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The Vehicles from the Halo Universe are transport vehicles usually designed for use in combat situations. Many vehicles exist in the Halo universe, and some of them can be used in the Halo games. Vehicles are a very important part of the gameplay, and can be used in both Campaign and multiplayer.
Vehicles have distinct tactical advantages. Most vehicles have powerful weapons with unlimited ammunition. Their firepower can be used to damage or destroy enemy forces or placements. Vehicles can also be used to transport troops swiftly, and can provide essential support in skirmishes.
Due to their size, vehicles can't enter some tight areas like buildings, except when you glitch them in, where infantry can enter. However, Warthogs, Mongooses, or Ghosts can often be driven in corridors, and even up and down stairs. Vehicles can be clearly seen and destroyed by enemy artillery or explosive small-arms fire. Vehicles can also be hijacked, which either results in the hijacked vehicle being destroyed, or the driver being ejected and the hijacker taking control of the vehicle.
In gameplay, only a small number of very unique vehicles are drivable, and controllable, most operating in a similar fashion, allowing driving (navigation) and control of mounted weaponry (attack), though some allow one to do both simultaneously or only provide one of the two. Such weapons usually have unlimited ammunition available, whether they are human (ballistic-based) or Covenant (plasma-based).
When the player enters a vehicle by climbing into driving, weapons or passenger seats, the camera switches from a first-person to a third-person view, with the exception of entering a falcon on the side where it stays first-person. This improves peripheral vision and the bird's eye view makes it easier to drive around, with nearby terrain easily fitting into view. When the player has control of weaponry while being driven around in a vehicle, either hand-held weapons (usable while in passenger seats) or mounted weapons (usable while in turret seats), a stylized aiming reticule is displayed much like when in first-person view, locked to the center of the screen and replacing the typical arrow cursor.
Halo: Combat Evolved is the only game where vehicles cannot be destroyed unless its part of the game (campaign) or glitches/mods. However, Ghosts, Banshees, and Wraiths can be destroyed in Halo: Combat Evolved's campaign, albeit only when the Ghost or the Banshee is occupied, while the Wraith is the only vehicle in the game that can be destroyed without an occupant.
UNSC and Covenant vehicles are made available in Campaign levels (depending on which side the player character is on, UNSC/Covenant), when the player needs to infiltrate or cut through enemy-held territory.
Either kept unused, waiting for a driver or allowing the player's character to switch with a friendly unit, the player may enter it without meeting any resistance and take control of it. Alternatively the player may enter unoccupied mounted turrets.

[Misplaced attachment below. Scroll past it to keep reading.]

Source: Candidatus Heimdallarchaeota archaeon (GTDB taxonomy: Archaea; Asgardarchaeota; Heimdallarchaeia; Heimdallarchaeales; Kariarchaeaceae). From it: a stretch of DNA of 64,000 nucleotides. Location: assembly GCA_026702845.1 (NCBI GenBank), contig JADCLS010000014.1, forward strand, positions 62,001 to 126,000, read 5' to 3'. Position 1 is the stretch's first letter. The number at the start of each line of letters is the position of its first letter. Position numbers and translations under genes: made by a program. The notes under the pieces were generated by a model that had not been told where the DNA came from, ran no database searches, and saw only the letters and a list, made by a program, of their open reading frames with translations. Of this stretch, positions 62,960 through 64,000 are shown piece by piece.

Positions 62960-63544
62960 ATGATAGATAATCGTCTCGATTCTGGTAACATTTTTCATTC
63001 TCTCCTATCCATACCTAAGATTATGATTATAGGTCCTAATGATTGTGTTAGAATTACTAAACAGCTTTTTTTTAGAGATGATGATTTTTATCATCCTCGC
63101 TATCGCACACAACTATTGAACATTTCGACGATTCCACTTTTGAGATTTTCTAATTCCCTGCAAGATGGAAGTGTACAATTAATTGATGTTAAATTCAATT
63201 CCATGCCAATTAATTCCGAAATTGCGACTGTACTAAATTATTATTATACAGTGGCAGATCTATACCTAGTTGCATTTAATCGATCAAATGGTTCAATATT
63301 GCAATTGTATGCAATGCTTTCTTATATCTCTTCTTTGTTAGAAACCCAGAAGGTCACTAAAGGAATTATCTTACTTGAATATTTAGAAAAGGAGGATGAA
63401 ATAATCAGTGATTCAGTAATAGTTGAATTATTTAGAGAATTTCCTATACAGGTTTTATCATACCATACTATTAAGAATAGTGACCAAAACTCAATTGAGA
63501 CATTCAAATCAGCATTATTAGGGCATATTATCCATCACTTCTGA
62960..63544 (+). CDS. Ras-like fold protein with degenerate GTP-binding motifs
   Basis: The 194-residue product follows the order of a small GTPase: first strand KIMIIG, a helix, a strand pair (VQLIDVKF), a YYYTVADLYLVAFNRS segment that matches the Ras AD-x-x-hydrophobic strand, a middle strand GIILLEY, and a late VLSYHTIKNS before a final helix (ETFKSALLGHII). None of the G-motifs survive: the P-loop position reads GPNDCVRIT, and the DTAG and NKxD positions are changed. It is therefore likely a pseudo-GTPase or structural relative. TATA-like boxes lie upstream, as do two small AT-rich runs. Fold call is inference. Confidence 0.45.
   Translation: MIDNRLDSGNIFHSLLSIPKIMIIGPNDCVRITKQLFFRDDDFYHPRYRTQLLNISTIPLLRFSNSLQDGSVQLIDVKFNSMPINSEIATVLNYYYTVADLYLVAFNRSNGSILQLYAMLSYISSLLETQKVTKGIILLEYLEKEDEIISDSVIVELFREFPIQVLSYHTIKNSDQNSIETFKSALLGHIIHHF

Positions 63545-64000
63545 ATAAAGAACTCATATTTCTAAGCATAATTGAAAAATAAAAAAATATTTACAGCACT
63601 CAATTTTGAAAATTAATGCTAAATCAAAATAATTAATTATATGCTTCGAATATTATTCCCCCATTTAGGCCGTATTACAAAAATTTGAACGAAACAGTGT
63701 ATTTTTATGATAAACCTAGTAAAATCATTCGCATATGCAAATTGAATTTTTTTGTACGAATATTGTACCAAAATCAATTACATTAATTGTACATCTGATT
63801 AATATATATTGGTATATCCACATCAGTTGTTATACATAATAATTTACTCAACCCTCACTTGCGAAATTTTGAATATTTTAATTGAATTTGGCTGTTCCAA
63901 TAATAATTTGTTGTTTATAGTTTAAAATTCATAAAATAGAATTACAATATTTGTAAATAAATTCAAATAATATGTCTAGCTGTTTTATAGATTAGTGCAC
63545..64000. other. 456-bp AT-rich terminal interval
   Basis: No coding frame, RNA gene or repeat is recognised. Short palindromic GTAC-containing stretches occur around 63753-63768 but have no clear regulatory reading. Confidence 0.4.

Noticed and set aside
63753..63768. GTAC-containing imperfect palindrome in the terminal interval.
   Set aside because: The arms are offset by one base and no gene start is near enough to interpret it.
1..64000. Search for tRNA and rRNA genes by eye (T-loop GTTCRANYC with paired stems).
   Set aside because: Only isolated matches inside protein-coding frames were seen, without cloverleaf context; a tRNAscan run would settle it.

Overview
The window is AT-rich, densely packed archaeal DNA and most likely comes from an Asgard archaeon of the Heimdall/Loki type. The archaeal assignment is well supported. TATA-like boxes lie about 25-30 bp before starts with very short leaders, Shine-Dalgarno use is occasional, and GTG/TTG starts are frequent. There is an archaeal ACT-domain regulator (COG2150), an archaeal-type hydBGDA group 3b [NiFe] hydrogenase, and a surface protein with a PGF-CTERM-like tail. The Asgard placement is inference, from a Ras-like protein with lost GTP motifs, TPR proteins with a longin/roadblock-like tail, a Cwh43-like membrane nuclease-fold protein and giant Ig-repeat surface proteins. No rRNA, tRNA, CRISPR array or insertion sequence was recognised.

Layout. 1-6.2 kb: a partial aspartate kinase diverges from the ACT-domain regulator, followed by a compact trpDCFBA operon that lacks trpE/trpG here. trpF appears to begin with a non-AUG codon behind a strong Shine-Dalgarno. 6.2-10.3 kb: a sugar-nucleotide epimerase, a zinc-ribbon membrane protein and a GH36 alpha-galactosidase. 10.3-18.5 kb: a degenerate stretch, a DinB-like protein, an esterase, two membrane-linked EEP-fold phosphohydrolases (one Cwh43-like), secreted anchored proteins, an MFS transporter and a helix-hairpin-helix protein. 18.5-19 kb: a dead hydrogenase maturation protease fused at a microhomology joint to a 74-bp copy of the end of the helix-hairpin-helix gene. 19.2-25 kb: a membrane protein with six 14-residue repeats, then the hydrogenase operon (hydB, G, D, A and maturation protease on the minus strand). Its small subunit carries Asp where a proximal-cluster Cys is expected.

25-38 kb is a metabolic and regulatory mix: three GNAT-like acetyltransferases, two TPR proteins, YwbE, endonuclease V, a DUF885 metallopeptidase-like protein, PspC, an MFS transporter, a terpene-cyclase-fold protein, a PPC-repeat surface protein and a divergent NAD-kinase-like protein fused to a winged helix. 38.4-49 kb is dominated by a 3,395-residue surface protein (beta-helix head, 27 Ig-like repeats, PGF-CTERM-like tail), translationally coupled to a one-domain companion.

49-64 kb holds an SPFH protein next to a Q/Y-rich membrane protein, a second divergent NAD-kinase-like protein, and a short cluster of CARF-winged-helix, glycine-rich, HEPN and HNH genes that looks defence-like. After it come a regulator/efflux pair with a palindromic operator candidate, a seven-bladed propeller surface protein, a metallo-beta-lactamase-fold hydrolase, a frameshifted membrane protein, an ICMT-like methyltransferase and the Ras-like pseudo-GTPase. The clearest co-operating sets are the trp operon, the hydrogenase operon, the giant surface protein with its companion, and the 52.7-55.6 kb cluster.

Since UNSC Vehicles are rarely available within Campaign levels, it is a common practice to kill the driver of Covenant vehicles in order to hijack them. Although it is relatively easy to kill its driver from afar with careful sniping, the preferred approach is known as "boarding".
Vehicles that have been stopped by sheer firepower by destroying or disabling them cannot be taken control of. With vehicles such as the Ghost and Banshee, the boarding procedure is simpler. You can board it, throw the driver off, and in most cases automatically assume control of the vehicle, all in one quick action. However the Wraith can be taken when the player leaps on and melee enough times until the driver itself pops out, the vehicle can then be driven, however the AA Wraith and the ODST Wraith are both unaffected by this as they explode as soon as the driver leaves the vehicle but this can be exploited by a glitch.
Certain vehicles can be driven in multiplayer levels. Vehicles can be very useful in Slayer and Skirmish gametypes.
In Capture the Flag, once the player character has picked up the flag, the character cannot drive a vehicle or take control of its weaponry, though the character may ride in a vehicle driven by another character. However, this was an exception to Halo: Combat Evolved.
- UNSC vehicles are usually named after animals (such as the Warthog, Mongoose, or the Pelican). Some exceptions are the UNSC aircraft fighters and bombers (such as the Longsword, Shortsword, and Sabre) which are named after types of sword. Covenant vehicles are mostly named after supernatural beings (such as the Ghost or Phantom); with the exception of large land units being named after insects (such as the Scarab or Locust), though this could stem from them first being encountered in a non-combat role.
- In Halo: Combat Evolved, when a player jumps ontop a vehicle without boarding it and another attempts to drive it, the person on top will get "splattered". However, this was fixed in future games, as it would carry the person on top.
- In every game except Halo: CE, players could bypass the vehicle carrying limit by simply jumping on top of a vehicle as it moves along, provided they do not fall off.
- Halo 2 was the first Halo game to feature hijacking (boarding), and Halo 3 was the first to damage the hijackee when hijacked.
- UNSC vehicles focus on teamwork, as they often can carry more than one player and come with a turret, while Covenant vehicles are focused more on one individual.